You’re off to great places!

You’re off and away!


Don’t let anyone tell you that the Christian life is safe and peaceful. In baptism your ship sets sail and you leave the safe harbor behind and sail into adventure and adversity. That may sound a little scary but remember this: you will never be alone. Look around you. Everyone here is going along with you on that adventure. Today you become part of what someone called “one family with a billion names.” Today you acquire millions of new brothers and sisters on every continent, every nationality, and every race. And especially remember that whether your ship sails into the storm or the calm, Jesus is going with you on your journey through life.


Carellen, we have several gifts for you: First, here is a baptismal certificate. I’ve made it large deliberately. I wanted it to be about the same size as the certificate priests receive when they are ordained, because the most important ordination anyone receives is the ordination all of us receive in baptism. In baptism, Carellen, you are ordained into the priesthood all Christians share. All baptized persons are ordained to proclaim the Good News; we are all ordained to reach out to the lost and lonely, the hungry and the hurt; we are ordained to lift ourselves and others into the healing and transforming presence of God through prayer.


Second, I will take some water from the baptismal font and put it in a bottle for you to keep. Remember, Carellen, that while life is always good, it is not always fun. Or as Dr. Seuss puts it


I’m sorry to say so

But sadly, it’s true

That Bang-ups

And Hang-ups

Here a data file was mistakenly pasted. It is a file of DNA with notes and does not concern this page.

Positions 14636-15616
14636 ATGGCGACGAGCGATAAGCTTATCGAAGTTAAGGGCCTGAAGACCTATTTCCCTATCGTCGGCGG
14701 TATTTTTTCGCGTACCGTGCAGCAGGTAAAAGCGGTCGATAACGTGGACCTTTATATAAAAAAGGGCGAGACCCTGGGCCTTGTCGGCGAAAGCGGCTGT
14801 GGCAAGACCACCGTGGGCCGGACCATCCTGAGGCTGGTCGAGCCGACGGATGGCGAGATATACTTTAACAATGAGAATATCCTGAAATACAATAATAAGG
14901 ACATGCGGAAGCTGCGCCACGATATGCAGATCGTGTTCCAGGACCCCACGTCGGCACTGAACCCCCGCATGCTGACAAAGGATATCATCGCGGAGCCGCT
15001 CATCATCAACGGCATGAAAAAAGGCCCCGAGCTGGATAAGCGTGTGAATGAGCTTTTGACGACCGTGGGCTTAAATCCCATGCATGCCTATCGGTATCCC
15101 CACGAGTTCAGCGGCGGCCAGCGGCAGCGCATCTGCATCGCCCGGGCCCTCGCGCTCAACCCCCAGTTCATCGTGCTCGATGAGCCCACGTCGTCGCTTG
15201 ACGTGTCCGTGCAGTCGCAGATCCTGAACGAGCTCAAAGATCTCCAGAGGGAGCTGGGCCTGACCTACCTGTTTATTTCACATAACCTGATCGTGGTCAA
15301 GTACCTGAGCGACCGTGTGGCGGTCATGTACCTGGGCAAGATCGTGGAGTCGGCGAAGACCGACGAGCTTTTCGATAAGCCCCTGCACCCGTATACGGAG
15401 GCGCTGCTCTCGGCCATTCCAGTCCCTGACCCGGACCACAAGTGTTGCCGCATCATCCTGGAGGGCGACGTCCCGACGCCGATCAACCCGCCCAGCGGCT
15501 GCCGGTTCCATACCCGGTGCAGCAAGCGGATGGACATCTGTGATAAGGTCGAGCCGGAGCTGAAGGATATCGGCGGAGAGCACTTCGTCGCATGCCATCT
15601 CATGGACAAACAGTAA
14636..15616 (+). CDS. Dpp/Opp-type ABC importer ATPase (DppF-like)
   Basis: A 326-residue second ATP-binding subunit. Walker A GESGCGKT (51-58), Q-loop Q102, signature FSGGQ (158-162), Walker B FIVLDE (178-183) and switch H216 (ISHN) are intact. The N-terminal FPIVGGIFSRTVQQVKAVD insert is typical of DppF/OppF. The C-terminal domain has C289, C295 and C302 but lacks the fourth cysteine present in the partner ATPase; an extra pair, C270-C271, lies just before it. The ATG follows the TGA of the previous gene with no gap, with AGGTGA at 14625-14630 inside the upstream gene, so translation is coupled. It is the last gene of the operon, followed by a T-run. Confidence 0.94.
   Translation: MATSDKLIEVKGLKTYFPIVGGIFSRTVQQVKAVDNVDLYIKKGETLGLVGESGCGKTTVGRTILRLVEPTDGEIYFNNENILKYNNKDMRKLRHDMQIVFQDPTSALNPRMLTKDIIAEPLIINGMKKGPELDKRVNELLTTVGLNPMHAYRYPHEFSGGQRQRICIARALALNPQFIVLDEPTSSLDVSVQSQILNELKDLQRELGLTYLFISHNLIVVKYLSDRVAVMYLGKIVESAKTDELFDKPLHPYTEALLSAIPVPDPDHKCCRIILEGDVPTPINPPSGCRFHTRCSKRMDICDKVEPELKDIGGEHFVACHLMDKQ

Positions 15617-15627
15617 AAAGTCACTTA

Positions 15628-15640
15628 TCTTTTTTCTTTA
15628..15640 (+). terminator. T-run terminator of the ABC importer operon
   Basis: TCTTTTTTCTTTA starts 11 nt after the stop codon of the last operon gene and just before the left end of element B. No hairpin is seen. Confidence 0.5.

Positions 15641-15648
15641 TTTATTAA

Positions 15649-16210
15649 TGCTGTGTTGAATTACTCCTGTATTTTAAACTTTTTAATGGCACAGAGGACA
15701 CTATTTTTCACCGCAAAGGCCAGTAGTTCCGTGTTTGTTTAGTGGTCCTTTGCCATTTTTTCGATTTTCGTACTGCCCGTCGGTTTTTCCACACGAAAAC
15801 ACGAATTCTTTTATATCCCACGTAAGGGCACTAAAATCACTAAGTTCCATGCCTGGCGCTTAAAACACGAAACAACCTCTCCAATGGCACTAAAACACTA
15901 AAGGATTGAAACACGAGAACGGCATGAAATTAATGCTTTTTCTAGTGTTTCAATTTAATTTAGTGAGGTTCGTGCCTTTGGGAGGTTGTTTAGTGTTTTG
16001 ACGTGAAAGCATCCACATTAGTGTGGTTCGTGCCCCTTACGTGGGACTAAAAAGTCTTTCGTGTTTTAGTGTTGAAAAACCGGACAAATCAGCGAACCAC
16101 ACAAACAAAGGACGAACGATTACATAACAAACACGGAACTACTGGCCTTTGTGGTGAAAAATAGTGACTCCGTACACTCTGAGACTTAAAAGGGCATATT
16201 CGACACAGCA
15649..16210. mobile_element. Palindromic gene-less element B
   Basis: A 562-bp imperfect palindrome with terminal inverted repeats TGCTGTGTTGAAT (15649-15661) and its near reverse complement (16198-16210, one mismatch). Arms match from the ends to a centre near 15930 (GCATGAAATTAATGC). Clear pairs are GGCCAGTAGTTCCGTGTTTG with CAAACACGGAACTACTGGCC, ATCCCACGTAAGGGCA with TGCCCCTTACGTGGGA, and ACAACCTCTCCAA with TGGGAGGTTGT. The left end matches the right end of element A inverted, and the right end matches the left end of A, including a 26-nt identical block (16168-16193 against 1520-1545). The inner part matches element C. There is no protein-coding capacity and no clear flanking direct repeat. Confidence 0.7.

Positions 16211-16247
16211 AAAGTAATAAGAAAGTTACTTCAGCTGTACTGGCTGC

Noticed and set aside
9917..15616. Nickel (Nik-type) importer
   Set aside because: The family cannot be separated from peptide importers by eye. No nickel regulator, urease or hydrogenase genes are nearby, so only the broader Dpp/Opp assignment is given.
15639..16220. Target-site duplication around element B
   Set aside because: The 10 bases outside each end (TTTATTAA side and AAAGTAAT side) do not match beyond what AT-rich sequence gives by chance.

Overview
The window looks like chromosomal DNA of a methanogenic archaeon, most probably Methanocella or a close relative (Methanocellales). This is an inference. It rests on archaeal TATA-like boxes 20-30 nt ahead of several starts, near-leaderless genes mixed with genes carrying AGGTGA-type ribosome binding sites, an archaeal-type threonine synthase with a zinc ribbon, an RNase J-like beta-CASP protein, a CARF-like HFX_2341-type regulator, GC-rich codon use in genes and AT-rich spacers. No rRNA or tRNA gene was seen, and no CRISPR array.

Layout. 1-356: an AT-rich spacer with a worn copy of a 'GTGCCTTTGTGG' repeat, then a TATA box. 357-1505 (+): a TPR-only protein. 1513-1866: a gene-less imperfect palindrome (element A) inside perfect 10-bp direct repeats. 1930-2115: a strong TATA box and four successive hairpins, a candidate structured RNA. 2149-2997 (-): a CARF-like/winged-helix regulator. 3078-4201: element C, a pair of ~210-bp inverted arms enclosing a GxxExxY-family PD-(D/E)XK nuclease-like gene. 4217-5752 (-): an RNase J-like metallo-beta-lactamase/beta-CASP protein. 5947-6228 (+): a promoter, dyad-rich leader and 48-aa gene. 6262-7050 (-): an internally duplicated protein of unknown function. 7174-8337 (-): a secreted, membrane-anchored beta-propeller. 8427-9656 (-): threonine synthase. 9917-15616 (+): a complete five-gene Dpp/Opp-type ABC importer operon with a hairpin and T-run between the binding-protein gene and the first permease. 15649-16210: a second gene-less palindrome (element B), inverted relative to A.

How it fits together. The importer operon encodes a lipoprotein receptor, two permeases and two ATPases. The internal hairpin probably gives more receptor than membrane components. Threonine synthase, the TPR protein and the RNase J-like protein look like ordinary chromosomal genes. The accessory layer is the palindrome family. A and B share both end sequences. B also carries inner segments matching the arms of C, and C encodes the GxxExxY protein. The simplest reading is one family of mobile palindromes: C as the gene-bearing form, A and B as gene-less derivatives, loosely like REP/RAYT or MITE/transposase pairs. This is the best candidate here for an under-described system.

Can happen to you.


You can get all hung up

In a prickle-ly perch.

And your gang can fly on.

You’ll be left in a Lurch.


You’ll come down from the Lurch

With an unpleasant bump.

And the chances are, then,

That you’ll be in a Slump


And when you’re in a Slump,

You’re not much fun.

Un-slumping yourself

Is not easily done.


All of us go through slumps, Carellen, but baptism gives us the resources to deal with slumps. That’s why I’m giving you some of the baptismal water to take home. When you find yourself in a slump, look at the water in this bottle, and remind yourself that were baptized. In baptism you are given the gift of the Holy Spirit and the Spirit can lift us out of any slump.


Third, we are giving you this t-shirt. This t shirt is the equivalent of the white garment that people in the early church wore for 50 days after their baptism. But on the front of this t shirt it says that you are a Christian, a child of God, an heir of the kingdom of Heaven; a disciple of Jesus; and a member of God’s royal priesthood. All your life, people will try to make you forget who you are. They will try to make you think you are something other than and less than the person God made you to be. Don’t let them do that. A former bishop of Alabama used to say to the people he confirmed, “Remember who you are and what you represent.” This shirt will help you do that.


Fourth, when we go to the font, Bonnie will light a candle from the Paschal candle and give it to you. You’re supposed to burn it every year on the anniversary of your baptism. The candle will remind you of the light that burns brightly inside you. You may not always see that light, but it is always there. All of us go through dark places from time to time, and when you do, light your baptismal candle and remember that God’s light is burning in your heart.